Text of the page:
When it came time for school to start, I stopped seeing her on the back of her daddy’s motorcycle in the evening. She stopped disappearing for days. She started to say hello at the well again, her bright teeth flashing a perfect white grin. She started to joke, and talk, and laugh again. Her brooding silence was broken, and the light of her unweighted soul started to flow from her eyes like the dawn breaking through fog.

Her family all said that she wouldn’t be in school long. That she would go back to whoring because she liked it; the money that is. The girl who flounced up to me in her brand new school uniform most definitely didn’t seem the materialistic type. She seemed the excited to learn and belong with other kids type. She seemed like the girl who couldn’t wait for the next dance. I encouraged her; told her I was happy she was going back to school. Told her she was smart, and not just pretty. Showed her that smart girls can have fun too. Hopefully showed her that sex isn’t everything.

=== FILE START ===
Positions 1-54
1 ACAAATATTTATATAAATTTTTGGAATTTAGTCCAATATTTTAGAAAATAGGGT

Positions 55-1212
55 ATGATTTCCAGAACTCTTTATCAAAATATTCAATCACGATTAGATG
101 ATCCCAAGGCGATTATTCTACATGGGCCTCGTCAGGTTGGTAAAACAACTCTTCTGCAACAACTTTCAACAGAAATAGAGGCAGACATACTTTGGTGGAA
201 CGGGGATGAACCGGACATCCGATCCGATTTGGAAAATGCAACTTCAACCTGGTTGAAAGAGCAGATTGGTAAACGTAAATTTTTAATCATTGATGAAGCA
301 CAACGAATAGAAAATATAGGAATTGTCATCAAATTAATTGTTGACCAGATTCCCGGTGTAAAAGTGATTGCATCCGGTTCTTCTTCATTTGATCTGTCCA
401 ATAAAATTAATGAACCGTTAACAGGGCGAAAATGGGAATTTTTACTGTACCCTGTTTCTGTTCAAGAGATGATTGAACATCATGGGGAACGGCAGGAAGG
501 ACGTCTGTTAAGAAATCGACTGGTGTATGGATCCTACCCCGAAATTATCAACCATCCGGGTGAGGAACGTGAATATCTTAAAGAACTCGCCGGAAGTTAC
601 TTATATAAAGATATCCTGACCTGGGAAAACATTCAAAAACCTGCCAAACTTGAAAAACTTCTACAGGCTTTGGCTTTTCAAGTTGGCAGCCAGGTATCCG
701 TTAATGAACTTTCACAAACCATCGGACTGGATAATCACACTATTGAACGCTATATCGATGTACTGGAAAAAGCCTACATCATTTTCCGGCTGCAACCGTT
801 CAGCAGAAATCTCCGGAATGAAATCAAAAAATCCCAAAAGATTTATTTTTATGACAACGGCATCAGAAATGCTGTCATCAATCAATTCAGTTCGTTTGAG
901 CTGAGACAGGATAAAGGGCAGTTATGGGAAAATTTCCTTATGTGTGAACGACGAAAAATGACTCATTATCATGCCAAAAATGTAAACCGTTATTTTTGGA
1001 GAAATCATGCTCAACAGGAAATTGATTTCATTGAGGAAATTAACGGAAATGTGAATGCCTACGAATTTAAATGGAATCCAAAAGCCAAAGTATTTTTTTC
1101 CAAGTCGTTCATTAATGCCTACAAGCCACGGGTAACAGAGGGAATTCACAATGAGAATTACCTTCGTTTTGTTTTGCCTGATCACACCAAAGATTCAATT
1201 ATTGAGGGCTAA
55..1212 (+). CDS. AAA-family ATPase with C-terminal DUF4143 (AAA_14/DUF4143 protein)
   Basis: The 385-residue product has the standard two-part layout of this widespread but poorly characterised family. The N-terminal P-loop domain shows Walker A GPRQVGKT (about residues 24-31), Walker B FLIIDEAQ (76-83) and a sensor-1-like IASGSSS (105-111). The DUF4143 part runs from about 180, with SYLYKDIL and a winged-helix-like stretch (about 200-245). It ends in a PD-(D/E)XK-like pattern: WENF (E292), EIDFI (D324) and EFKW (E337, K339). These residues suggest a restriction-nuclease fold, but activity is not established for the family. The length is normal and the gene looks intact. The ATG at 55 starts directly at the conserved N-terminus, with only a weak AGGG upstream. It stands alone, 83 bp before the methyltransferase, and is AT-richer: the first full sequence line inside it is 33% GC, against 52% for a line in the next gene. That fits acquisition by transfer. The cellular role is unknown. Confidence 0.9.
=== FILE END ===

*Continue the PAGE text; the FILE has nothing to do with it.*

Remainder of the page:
She’s a lot stronger than me. Maybe it has less to do with strength and more to do with a certain kind of broken. It came to a point where I couldn’t look her in the eyes anymore. I was now the one whose soul was dulled, fogged over. I felt somehow responsible for not being able to help more. Nothing I did in Peace Corps was ever enough. I withdrew and disconnected, and was frustrated at how powerless I was to stop the predators circling this vibrant young woman. For a quick buck. And I do mean a buck. Especially if she was turning tricks with Malagasy Johns. She had no more choice in her fate than any of us. Seeing her, in her smart beige skirt and top, still thin and perfect, but young again would choke me up every day.

There’s all kinds of literature, of “results based evidence” for the value of education. For her it was simpler than tests without bias, and control-block trials. Education was not just a way out, but a way up. It was fitting in. It was being normal again. It’s taken my soul a lot longer to lighten up, to be able to free-wheel through the sky like it used to. I will never forget her, and what her story taught me, and what her father made her do, and the way school made her come back to life. I’ll never forget any of Madagascar. Writing it down helps solidify the memory, but better than that, when I close my eyes, I can still feel the sand beneath my sandals hear the soft chatter of teenage voices and the gurgle of a baby brother. I hope she’s still in school. I hope she knows that I’m still walking with her.